# 14.6: Hard-Sphere Scattering

- Page ID
- 15818

Let us test out this scheme using a particularly simple example. Consider scattering by a *hard sphere*, for which the potential is infinite for \(r<a\), and zero for \(r>a\). It follows that \(\psi({\bf r})\) is zero in the region \(r<a\), which implies that \(u_l =0\) for all \(l\). Thus, \[\beta_{l-} = \beta_{l+} = \infty,\] for all \(l\). Equation ([e17.82]) thus gives \[\label{e17.90} \tan \delta_l = \frac{j_l(k\,a)}{y_l(k\,a)}.\]

Consider the \(l=0\) partial wave, which is usually referred to as the \(S\)-wave. Equation ([e17.90]) yields \[\tan\delta_0 = \frac{\sin (k\,a)/k\,a}{-\cos (k\,a)/ka} = -\tan (k\,a),\] where use has been made of Equations ([e17.58a]) and ([e17.58b]). It follows that \[\label{e17.92} \delta_0 = -k\,a.\] The \(S\)-wave radial wave function is [see Equation ([e17.80])] \[\begin{aligned} {\cal R}_0(r) &= \exp(-{\rm i}\, k\,a)\, \frac{[\cos (k\,a) \,\sin (k\,r) -\sin (k\,a) \,\cos (k\,r)]}{k\,r}\nonumber\\[0.5ex] &= \exp(-{\rm i}\, k\,a)\, \frac{ \sin[k\,(r-a)]}{k\,r}.\end{aligned}\] The corresponding radial wavefunction for the incident wave takes the form [see Equation ([e15.49])] \[\tilde{\cal R}_0(r) = \frac{ \sin (k\,r)}{k\,r}.\] Thus, the actual \(l=0\) radial wavefunction is similar to the incident \(l=0\) wavefunction, except that it is phase-shifted by \(k\,a\).

Let us examine the low- and high-energy asymptotic limits of \(\tan\delta_l\). Low energy implies that \(k\,a\ll 1\). In this regime, the spherical Bessel functions reduce to: \[\begin{aligned} j_l(k\,r) &\simeq \frac{(k\,r)^l}{(2\,l+1)!!},\\[0.5ex] y_l(k\,r) &\simeq -\frac{(2\,l-1)!!}{(k\,r)^{l+1}},\end{aligned}\] where \(n!! = n\,(n-2)\,(n-4)\cdots 1\) . It follows that \[\tan\delta_l = \frac{-(k\,a)^{2\,l+1}}{(2\,l+1) \,[(2\,l-1)!!]^{\,2}}.\] It is clear that we can neglect \(\delta_l\), with \(l>0\), with respect to \(\delta_0\). In other words, at low energy, only \(S\)-wave scattering (i.e., spherically symmetric scattering) is important. It follows from Equations ([e15.17]), ([e17.73]), and ([e17.92]) that \[\frac{d\sigma}{d{\mit\Omega}} = \frac{\sin^2 k\,a}{k^{\,2}} \simeq a^{\,2}\] for \(k\,a\ll 1\). Note that the total cross-section \[\sigma_{\rm total} = \int\frac{d\sigma}{d{\mit\Omega}}\,d{\mit\Omega} = 4\pi \,a^{\,2}\] is four times the geometric cross-section \(\pi \,a^{\,2}\) (i.e., the cross-section for classical particles bouncing off a hard sphere of radius \(a\)). However, low energy scattering implies relatively long wavelengths, so we would not expect to obtain the classical result in this limit.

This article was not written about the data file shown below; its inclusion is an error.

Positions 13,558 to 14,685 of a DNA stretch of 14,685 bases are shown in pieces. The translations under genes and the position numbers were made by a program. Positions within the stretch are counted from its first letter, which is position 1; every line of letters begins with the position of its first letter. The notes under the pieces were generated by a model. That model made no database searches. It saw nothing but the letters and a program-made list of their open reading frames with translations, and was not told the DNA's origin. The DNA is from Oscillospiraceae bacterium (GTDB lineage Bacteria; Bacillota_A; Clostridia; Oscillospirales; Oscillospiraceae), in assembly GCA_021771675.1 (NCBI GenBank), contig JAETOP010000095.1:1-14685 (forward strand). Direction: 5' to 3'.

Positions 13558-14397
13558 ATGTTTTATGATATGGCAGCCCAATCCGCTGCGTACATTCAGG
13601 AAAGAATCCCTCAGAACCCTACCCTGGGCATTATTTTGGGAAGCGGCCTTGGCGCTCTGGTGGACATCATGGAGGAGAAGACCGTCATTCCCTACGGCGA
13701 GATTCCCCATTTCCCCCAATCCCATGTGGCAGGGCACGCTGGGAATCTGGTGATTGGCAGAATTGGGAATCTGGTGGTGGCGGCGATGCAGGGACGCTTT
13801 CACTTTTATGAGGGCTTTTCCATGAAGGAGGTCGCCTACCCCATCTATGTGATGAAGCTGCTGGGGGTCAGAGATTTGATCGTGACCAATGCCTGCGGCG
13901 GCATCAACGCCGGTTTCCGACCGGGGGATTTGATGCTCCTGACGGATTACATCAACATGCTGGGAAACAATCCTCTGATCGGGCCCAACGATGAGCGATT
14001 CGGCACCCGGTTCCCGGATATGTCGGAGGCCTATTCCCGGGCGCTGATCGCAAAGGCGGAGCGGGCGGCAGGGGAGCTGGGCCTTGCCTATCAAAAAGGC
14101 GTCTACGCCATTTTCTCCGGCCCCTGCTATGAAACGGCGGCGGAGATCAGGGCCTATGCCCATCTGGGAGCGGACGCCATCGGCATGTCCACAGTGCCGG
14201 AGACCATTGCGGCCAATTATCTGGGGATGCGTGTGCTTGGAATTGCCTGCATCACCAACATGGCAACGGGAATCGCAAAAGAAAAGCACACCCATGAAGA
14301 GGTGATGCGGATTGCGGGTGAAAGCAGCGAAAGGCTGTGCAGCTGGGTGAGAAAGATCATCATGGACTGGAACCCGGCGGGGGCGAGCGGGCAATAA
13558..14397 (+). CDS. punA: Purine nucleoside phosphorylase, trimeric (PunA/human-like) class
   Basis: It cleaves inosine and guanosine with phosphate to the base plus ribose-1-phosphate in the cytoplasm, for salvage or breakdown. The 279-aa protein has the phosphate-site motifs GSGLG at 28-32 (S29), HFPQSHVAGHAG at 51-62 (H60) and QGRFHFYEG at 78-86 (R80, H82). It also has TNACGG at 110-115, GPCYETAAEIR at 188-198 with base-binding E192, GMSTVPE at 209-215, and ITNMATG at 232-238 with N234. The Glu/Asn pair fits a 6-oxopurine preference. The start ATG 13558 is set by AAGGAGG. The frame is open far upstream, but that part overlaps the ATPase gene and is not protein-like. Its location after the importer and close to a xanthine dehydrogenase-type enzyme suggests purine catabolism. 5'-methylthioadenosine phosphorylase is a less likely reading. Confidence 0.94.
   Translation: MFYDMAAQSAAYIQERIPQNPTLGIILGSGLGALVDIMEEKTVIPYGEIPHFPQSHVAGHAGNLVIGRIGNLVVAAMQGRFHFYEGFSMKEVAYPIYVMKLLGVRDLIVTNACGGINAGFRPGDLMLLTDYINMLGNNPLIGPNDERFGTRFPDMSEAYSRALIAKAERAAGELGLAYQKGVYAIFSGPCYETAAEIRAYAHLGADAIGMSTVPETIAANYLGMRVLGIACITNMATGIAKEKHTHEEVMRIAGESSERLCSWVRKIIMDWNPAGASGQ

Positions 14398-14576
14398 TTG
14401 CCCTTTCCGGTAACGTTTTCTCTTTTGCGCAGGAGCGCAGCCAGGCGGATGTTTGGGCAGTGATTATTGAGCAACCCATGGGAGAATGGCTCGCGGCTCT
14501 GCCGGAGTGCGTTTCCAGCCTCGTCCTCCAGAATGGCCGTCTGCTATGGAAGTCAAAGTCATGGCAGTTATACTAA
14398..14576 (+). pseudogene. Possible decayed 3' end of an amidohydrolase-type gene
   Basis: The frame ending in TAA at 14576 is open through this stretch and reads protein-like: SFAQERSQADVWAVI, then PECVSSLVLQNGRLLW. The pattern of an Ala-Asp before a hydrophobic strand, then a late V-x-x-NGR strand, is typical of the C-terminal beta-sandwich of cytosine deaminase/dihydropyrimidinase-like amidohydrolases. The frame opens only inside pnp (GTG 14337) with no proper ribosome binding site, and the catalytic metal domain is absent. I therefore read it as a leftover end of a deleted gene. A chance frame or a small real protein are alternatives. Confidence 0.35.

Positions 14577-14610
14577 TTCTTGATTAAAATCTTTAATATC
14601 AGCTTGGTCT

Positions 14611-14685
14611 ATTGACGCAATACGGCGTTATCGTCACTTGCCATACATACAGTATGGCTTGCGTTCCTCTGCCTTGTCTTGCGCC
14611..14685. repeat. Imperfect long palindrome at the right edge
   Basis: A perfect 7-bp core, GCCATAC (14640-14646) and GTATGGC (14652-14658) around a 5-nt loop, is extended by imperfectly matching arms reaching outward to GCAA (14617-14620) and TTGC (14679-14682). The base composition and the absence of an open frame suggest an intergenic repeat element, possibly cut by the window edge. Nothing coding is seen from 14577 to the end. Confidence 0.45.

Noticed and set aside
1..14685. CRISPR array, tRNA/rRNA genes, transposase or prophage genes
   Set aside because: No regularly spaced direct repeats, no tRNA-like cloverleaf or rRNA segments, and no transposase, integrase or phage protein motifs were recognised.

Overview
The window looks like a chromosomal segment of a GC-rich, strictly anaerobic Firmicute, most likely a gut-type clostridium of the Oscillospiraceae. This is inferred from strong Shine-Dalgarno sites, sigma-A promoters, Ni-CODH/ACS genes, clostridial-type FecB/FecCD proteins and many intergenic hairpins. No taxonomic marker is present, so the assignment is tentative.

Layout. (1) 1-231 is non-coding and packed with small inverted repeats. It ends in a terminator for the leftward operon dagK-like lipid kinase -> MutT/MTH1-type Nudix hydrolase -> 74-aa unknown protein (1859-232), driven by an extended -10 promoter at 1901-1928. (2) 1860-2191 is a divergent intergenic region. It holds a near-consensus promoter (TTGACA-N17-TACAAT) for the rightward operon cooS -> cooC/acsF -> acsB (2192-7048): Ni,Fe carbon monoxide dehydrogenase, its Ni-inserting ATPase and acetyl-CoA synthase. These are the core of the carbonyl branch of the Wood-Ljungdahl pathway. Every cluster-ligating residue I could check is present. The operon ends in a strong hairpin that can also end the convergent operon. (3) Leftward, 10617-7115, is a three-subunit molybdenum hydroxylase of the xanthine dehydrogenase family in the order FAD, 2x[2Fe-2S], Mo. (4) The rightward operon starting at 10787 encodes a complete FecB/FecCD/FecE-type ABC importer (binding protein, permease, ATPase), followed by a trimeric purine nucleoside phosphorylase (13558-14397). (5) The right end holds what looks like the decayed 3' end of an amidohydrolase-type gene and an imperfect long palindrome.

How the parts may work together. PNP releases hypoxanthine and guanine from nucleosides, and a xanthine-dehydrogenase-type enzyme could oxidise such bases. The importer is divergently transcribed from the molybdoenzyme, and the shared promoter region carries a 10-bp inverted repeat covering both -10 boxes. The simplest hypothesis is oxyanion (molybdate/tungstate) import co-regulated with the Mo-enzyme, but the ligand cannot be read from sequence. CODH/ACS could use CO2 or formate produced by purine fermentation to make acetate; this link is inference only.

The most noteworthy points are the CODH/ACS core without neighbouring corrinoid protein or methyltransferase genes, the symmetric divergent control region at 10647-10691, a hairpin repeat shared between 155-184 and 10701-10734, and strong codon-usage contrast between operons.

Consider the high-energy limit \(k\,a\gg 1\). At high energies, all partial waves up to \(l_{\rm max} = k\,a\) contribute significantly to the scattering cross-section. It follows from Equation ([e17.75]) that \[\label{e17.99} \sigma_{\rm total} \simeq \frac{4\pi}{k^{\,2}} \sum_{l=0,l_{\rm max}} (2\,l+1)\,\sin^2\delta_l.\] With so many \(l\) values contributing, it is legitimate to replace \(\sin^2\delta_l\) by its average value \(1/2\). Thus, \[\sigma_{\rm total} \simeq \sum_{l=0,k\,a} \frac{2\pi}{k^{\,2}} \,(2\,l+1) \simeq 2\pi \,a^{\,2}.\] This is twice the classical result, which is somewhat surprising, because we might expect to obtain the classical result in the short-wavelength limit. For hard-sphere scattering, incident waves with impact parameters less than \(a\) must be deflected. However, in order to produce a “shadow” behind the sphere, there must also be some scattering in the forward direction in order to produce destructive interference with the incident plane-wave. (Recall the optical theorem.) In fact, the interference is not completely destructive, and the shadow has a bright spot (the so-called “Poisson spot” ) in the forward direction. The effective cross-section associated with this bright spot is \(\pi \,a^{\,2}\) which, when combined with the cross-section for classical reflection, \(\pi \,a^{\,2}\), gives the actual cross-section of \(2\pi \,a^{\,2}\) .

## Contributors and Attributions

Richard Fitzpatrick (Professor of Physics, The University of Texas at Austin)

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